Sunday, July 31, 2016

“There’ll be Plaster Coming Off the Ceiling in the Chancelleries of Europe”; “He Just Jumped Through the Phone”; “the Mt. Everest of Challenges”--Use of Visual, Evocative Expression to Emphasize One's Point

Here are some recent examples of highly effective communicators using a vivid, evocative expression while emphasizing something and thus making their assertion indelible--examples which, I hope, will inspire the rest of us into similarly imaginative use of the language, especially when we are trying to break through the clutter. 

  • Last month (July 14), following his shock appointment as Britain’s new foreign secretary, Boris Johnson (who, you may recall, was a leader of the “Leave” or pro-Brexit movement) was asked by reporters to respond to the harsh criticism of him by his now-counterparts in Western Europe. [For instance, the foreign minister of France had denounced Johnson as “a liar” just two weeks earlier.] Johnson’s response: “After a vote like the June 23 referendum, it’s inevitable that there’ll be a certain amount of plaster coming off the ceiling in the chancelleries of Europe. It wasn’t the result they were expecting. Clearly they are making their views known in a frank and free way.”
  • During a PBS “NewsHour” segment on Trump’s early years as a Manhattan real estate developer, Gwenda Blair, author of “The Trumps,” saying: “When Donald came to Manhattan in the mid-70s, New York City was in terrible financial straits--it was on the verge of bankruptcy--and people who dealt with him in those early days say that he just jumped through the phone--he was so competitive, so ambitious, so eager, that he just jumped into the spotlight at every possibility to get any kind of attention.”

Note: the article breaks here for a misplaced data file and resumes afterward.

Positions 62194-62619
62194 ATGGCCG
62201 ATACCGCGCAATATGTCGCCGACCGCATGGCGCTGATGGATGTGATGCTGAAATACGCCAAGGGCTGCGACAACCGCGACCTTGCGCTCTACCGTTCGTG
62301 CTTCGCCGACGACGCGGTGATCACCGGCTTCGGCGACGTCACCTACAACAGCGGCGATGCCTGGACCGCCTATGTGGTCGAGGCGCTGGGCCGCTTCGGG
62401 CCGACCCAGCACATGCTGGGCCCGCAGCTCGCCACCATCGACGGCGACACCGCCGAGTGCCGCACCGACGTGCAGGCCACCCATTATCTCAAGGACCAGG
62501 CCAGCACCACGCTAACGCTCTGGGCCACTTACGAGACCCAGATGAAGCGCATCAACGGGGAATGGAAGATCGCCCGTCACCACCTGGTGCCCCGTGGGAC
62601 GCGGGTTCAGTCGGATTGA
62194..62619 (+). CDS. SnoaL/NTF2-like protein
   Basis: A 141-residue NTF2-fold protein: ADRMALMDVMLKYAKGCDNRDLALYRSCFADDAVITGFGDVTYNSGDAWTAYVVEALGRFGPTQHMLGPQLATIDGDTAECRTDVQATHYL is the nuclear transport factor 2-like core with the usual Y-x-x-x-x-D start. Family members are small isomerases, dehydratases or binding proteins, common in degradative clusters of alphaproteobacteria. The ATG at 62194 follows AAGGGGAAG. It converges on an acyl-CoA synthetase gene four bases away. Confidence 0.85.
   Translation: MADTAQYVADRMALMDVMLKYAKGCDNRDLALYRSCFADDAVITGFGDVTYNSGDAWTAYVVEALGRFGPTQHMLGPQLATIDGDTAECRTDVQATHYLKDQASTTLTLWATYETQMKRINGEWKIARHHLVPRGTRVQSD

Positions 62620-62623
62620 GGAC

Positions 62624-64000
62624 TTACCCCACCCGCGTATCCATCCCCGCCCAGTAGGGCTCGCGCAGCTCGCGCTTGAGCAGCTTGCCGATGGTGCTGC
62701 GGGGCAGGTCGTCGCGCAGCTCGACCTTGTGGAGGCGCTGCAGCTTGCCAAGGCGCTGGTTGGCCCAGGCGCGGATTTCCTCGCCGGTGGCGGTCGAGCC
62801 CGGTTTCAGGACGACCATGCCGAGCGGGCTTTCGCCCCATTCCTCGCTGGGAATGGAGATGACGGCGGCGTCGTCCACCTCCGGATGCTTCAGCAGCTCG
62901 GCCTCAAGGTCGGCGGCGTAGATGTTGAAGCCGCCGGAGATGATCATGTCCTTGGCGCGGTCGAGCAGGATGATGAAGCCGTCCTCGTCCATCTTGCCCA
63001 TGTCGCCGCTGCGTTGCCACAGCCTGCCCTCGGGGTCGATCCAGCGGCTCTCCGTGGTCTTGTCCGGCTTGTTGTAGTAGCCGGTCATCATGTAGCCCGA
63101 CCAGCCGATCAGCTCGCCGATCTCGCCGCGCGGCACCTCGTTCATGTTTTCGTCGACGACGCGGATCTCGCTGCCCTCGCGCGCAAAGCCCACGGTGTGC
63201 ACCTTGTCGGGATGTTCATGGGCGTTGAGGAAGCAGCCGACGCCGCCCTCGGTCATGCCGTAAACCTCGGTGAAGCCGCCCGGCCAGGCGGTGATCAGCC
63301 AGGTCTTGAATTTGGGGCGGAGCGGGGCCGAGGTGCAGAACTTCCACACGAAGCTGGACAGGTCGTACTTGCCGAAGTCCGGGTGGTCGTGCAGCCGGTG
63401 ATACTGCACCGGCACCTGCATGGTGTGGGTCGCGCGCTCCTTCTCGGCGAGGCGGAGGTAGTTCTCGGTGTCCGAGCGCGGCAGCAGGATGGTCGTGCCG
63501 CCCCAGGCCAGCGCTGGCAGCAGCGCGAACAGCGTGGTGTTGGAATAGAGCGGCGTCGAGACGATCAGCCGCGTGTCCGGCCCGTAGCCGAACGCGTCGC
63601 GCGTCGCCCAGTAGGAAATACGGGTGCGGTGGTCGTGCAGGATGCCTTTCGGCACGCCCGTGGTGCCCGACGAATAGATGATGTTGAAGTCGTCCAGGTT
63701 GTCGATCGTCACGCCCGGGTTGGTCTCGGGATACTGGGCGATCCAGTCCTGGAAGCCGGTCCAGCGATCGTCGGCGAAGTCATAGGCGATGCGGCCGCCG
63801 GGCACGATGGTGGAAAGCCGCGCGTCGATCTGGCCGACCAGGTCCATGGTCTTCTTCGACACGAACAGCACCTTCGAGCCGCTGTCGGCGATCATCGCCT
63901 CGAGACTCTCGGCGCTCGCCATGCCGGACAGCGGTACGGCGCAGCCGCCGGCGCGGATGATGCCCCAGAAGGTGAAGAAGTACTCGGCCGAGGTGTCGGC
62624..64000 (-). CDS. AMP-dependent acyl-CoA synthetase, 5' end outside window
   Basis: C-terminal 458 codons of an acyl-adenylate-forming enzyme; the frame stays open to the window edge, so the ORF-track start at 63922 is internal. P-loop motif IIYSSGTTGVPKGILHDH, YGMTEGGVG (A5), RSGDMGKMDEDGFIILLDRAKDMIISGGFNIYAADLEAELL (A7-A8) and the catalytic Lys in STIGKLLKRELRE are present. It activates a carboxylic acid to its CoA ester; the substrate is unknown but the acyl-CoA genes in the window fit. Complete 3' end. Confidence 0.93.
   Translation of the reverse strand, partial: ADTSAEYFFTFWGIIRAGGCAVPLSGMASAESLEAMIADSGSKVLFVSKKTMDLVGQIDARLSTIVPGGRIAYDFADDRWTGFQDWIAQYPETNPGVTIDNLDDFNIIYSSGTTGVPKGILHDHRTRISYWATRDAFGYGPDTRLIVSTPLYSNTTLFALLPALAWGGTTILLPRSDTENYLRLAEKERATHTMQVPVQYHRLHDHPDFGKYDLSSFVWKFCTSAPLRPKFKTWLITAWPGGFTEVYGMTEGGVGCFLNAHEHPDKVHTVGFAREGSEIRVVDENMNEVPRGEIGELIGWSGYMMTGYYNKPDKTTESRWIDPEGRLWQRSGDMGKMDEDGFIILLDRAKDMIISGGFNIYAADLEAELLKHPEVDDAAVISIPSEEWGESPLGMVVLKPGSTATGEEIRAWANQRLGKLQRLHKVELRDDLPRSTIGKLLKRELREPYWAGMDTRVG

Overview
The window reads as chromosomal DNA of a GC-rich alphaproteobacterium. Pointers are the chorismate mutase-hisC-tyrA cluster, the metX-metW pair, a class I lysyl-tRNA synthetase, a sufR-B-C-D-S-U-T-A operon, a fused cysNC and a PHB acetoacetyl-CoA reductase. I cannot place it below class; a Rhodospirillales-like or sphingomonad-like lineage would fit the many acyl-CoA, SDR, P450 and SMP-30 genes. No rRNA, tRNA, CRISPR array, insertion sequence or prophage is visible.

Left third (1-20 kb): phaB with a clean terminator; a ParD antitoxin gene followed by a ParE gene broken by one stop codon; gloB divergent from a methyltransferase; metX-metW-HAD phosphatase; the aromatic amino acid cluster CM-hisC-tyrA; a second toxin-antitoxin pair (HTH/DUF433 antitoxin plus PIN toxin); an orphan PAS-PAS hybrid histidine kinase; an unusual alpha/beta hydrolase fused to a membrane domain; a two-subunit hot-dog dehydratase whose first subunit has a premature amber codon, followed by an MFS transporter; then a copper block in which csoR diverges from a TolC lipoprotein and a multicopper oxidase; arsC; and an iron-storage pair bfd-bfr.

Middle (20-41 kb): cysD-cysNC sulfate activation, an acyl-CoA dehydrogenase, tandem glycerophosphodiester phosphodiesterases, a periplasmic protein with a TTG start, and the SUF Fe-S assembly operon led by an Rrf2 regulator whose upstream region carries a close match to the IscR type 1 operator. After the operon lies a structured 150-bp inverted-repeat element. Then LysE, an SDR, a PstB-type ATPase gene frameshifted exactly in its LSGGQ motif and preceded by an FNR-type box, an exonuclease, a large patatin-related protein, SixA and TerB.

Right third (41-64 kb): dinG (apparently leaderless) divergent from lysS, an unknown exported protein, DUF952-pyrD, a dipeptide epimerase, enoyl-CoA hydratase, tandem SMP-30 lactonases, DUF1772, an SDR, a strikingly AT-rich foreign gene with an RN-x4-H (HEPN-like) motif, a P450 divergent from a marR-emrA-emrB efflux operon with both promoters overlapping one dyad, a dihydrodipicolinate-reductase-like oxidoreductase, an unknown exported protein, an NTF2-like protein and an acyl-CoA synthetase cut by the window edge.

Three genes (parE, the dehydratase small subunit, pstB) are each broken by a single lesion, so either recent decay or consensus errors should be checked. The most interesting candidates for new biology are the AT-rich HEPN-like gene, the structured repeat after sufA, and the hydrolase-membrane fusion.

• (this one from my archives) In response to Charlie Rose’s question why it had taken him ten years to make the 2013 documentary “Salinger” (yes, it’s about the famously reclusive author of “The Catcher in the Rye”), filmmaker Shane Salerno saying: It was the Mount Everest of challenges. How do you make a documentary about a man who never did a single interview; about whom there’s no film footage, there’s no audio material, the only photos that exist you can’t use... convincing people to talk was a huge challenge--took years in some cases.”
© Copyright 2016  V. J. Singal


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